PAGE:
Why do so many of us watch Les Enfoirés (on TF1) each year when the artists themselves sometimes seem to have to justify their participation? For the 10th year, we asked ourselves the question and tried to answer it.
Already, what is amusing is that depending on the performers, either we finally understand certain words that had escaped us after having nevertheless been playing in our ears for months or even years (conversely, we have the demonstration of why certain French artists should never sing in English), or we think we are re-discovering hits in another language… Ah no, as much for us, it was the original in French… with a forced accent or an approximate diction ( we don’t really know) of an artist who likes to say that he is “apart, with a style” of his own (but no voice). And we want to tell him: you’re just here to sing well man and play it as a team…
But let’s move on to the good little surprises. Like when you think you’re coming to a moment of “embarrassment” when actor-director Philippe Lacheau launches into the first act of a musical about divorce and you begin to appreciate the moment when Sofia Essaïdi (just to finally hear again we were not unhappy with the evening) sings (very nicely) the “point G” (it’s like Nolwenn, everything his voice touches turns to gold).
What is also good with Les Enfoirés is that the program allows us, each year, to review our “classics”. Certainly from the repertoire of French song, but above all, through a “Who is this? ” giant. Missing more than Marie-Ange Nardi and it would be the revival of “Who is who? ! As there are always more of them on stage – and in costume too!, enough to tease the less physiognomists – it can be interesting that certain faces remind you of you, either because you no longer know when you saw them for the last times, either because you don’t know if you’ve ever come across them on your television, or because you “confuse them with all these newcomers who don’t have a last name”… And, casually, in scrabble people, it can be worth a lot of points. Example: if we add two letters to Zaz (with his “joy” and his “good mood”) that makes… Zazie.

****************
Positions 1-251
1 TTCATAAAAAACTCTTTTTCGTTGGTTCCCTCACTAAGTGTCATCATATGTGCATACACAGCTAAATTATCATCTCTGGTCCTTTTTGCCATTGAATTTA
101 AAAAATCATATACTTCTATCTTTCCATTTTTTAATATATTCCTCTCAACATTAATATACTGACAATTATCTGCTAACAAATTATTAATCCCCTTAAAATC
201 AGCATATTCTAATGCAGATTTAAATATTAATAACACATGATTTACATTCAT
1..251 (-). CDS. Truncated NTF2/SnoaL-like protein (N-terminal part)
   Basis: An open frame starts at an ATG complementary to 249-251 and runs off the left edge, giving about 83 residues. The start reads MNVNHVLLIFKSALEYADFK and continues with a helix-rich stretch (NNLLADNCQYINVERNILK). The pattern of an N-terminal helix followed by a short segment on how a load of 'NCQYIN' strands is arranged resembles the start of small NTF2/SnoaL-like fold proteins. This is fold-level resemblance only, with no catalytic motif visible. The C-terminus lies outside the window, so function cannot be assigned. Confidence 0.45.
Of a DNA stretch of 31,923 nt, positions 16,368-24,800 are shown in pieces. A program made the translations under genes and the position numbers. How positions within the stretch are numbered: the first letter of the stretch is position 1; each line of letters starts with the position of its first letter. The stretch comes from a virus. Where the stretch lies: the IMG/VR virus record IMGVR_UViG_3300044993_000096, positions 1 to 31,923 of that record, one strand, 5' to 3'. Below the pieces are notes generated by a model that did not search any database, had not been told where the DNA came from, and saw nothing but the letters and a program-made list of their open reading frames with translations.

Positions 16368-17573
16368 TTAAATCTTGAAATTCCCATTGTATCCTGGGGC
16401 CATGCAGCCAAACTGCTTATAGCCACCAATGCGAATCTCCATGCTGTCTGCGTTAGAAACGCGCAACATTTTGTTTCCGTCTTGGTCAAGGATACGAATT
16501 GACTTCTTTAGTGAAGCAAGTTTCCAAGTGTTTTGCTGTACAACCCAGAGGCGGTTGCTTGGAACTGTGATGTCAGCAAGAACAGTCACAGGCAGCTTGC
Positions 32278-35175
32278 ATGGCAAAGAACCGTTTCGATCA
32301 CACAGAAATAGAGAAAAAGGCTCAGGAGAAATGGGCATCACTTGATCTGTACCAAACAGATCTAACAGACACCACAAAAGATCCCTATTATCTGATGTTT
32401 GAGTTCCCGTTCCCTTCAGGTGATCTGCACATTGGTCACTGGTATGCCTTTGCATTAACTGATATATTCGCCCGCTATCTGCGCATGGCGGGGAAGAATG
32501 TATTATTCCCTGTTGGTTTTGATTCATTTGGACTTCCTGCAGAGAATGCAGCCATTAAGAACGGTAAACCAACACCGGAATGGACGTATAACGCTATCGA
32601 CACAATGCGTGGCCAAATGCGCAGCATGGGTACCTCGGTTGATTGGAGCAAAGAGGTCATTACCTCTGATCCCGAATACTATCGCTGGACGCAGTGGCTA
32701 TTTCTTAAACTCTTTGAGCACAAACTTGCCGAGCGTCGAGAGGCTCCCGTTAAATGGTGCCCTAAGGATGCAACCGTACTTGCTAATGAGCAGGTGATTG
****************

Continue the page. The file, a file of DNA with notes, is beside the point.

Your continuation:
On the other hand, what we still haven’t understood is how the coach of the Enfoirés, not Coluche or Goldman, therefore, composes his team. In space (Pesquet), on sports fields and on the box office list (the cast of “Alibi.com”), but obviously not always where he should be looking: in packed concert halls .
So why are we watching Les Enfoirés? Because that evening, on France 3, there was a beautiful rerun of the shows of the masters in terms of entertainment sung on TV, those of the Carpentiers. Because, well, first of all, the Carpentiers are no longer, unfortunately. Then, because we all have different darlings among the Enfoirés troupe (perhaps less and less for the old ones) – but in the end, we all agree that one or two moments of emotion that will have really made it worth ignoring these singers (or others) that you can’t kill. There will always be this little newcomer (Mentissa on “All machines have a heart”) in a splendid setting that will make us say “long live the Enfoirés” and these very old ones (Jane Birkin as a gest star and Julien Clerc who we have hardly seen) which will always make us say that it was better before.
Yes, because before, we bought DVDs en masse and that meant more money for restaurants. Today, we just hope for the good cause that TF1 has negotiated the price of pubs for this Friday evening as well as those during the World Cup…